Veterans struggling with post-traumatic stress disorder (PTSD) may soon have another form of treatment to turn to for relief when traditional therapies fail to work. The Food and Drug Administration on November 29 authorized large-scale phase three clinical trials of MDMA after promising results from earlier studies. The trial could help open doors to more treatment options for PTSD patients who do not respond to traditional methods such as psychotherapy or antidepressants.
MDMA, commonly known as ecstasy, is an euphoria-inducing drug that has long been considered an illicit street substance. Research has shown ecstasy causes the brain to release chemicals that evoke feelings of trust and well-being while reducing anxiety, fear and negative memories that can overwhelm PTSD patients.
If successful, the trials may lead to the approval of ecstasy as a prescription drug for treating PTSD by 2021. Researchers have proposed the drug be used under the guidance of trained psychotherapists as part of a broader course of treatment. However, some scientists are concerned that approval of the feel-good drug could trigger abuse. Prolonged MDMA use and overdosing can lead to conditions such as serious brain damage, panic attacks and seizures.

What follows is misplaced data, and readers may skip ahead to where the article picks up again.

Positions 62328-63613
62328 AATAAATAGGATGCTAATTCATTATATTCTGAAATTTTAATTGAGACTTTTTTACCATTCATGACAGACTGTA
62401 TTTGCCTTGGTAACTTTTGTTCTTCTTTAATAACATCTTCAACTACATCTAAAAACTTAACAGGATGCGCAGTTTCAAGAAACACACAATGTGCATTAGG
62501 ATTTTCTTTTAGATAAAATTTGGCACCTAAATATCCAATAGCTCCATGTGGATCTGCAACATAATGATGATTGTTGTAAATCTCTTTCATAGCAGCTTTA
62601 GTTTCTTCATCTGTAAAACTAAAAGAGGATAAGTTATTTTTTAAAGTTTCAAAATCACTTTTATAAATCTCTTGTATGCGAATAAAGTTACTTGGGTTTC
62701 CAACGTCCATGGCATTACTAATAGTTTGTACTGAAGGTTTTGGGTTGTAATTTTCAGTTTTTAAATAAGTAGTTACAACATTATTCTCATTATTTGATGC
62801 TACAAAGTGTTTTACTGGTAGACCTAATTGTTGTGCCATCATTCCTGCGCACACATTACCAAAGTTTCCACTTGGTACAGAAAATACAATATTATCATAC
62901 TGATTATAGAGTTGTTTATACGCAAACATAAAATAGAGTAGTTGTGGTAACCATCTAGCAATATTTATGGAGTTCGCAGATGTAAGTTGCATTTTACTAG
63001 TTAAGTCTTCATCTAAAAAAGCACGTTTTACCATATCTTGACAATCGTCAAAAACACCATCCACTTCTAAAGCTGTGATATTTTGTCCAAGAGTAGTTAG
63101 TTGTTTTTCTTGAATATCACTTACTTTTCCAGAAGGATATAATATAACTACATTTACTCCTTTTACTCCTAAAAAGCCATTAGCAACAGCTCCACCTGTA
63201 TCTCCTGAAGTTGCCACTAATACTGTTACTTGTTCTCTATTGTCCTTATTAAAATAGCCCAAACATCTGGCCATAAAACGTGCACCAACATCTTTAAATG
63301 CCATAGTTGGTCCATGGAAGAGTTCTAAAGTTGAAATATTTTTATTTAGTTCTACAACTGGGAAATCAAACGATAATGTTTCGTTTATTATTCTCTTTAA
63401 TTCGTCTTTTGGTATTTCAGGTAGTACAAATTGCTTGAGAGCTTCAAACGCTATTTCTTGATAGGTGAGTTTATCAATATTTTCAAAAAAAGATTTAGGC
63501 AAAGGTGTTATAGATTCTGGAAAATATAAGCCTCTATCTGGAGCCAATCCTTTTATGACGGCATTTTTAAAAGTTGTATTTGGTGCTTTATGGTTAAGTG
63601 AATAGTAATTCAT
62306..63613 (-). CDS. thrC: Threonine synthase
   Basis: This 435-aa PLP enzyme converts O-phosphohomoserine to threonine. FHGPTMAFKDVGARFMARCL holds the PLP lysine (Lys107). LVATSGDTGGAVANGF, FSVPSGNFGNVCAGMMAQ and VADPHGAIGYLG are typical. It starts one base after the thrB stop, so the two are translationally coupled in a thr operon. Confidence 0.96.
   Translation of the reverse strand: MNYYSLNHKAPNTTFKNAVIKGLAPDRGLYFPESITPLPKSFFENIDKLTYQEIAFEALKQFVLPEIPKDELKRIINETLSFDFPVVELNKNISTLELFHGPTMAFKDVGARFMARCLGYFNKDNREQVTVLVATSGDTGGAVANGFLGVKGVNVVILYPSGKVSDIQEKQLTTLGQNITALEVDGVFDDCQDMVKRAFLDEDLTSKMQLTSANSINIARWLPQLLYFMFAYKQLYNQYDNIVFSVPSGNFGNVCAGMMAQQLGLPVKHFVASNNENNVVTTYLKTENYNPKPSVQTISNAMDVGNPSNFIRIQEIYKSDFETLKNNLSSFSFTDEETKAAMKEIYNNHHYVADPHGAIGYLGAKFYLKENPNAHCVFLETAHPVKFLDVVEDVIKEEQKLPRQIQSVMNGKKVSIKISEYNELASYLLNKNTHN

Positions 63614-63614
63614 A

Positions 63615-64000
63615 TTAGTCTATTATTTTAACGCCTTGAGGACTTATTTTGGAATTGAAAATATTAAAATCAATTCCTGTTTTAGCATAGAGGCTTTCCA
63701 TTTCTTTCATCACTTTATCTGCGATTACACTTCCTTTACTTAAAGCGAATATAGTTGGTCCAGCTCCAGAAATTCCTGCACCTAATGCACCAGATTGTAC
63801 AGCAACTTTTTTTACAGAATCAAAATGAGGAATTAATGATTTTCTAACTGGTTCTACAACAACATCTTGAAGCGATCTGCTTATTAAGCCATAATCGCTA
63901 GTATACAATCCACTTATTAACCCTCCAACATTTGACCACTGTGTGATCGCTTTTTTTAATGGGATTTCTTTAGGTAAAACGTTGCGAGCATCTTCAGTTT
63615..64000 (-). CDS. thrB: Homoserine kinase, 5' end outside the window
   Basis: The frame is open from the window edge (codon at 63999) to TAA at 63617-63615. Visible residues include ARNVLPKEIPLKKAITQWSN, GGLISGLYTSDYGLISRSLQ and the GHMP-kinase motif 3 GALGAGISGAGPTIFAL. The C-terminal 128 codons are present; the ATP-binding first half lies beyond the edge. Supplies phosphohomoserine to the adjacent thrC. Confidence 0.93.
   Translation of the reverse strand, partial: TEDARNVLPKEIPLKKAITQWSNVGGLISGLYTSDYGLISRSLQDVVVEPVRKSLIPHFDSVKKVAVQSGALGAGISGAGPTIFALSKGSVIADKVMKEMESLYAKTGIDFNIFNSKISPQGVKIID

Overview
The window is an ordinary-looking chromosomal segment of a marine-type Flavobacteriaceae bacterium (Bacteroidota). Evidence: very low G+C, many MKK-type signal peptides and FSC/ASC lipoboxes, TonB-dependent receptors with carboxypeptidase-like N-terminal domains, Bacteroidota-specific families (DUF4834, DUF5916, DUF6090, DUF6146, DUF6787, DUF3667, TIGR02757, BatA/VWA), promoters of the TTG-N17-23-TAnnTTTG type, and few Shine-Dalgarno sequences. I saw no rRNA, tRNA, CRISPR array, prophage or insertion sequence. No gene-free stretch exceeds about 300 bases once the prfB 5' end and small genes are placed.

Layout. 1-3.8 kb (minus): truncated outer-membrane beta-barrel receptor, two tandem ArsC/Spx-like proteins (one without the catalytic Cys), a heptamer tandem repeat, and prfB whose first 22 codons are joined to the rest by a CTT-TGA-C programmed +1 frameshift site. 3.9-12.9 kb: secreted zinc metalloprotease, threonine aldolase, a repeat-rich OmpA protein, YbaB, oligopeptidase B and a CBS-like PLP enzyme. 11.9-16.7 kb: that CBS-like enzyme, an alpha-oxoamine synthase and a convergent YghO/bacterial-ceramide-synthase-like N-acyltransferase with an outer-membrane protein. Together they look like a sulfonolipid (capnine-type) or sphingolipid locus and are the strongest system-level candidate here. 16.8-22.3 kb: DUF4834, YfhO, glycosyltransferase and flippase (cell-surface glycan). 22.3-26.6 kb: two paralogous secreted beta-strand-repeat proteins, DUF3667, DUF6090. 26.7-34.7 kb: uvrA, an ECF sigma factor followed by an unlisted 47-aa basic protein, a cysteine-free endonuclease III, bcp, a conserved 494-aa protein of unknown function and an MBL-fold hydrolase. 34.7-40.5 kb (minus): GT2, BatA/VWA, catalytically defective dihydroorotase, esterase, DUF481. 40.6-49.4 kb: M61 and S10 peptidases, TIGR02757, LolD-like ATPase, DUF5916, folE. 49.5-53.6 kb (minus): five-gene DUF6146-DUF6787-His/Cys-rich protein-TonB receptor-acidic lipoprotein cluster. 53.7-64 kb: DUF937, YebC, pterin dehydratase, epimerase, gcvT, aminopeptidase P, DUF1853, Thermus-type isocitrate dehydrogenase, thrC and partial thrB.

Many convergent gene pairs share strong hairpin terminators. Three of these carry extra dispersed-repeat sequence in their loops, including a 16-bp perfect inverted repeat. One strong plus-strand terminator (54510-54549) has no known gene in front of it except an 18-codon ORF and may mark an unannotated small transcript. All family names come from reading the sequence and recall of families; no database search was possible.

The Multidisciplinary Association for Psychedelic Studies is funding the research. The nonprofit group advocates for the therapeutic use of marijuana and other banned drugs. Earlier stages of the clinical trials found ecstasy was effective in helping to reduce the severity of symptoms among patients with chronic PTSD. In addition, follow-up tests showed improvements lasted months after the trial.
“We can sometimes see this kind of remarkable improvement in traditional psychotherapy, but it can take years, if it happens at all,” said Dr. Michael C. Mithoefer, a psychiatrist who conducted earlier trials. “We think it [MDMA] works as a catalyst that speeds the natural healing process.”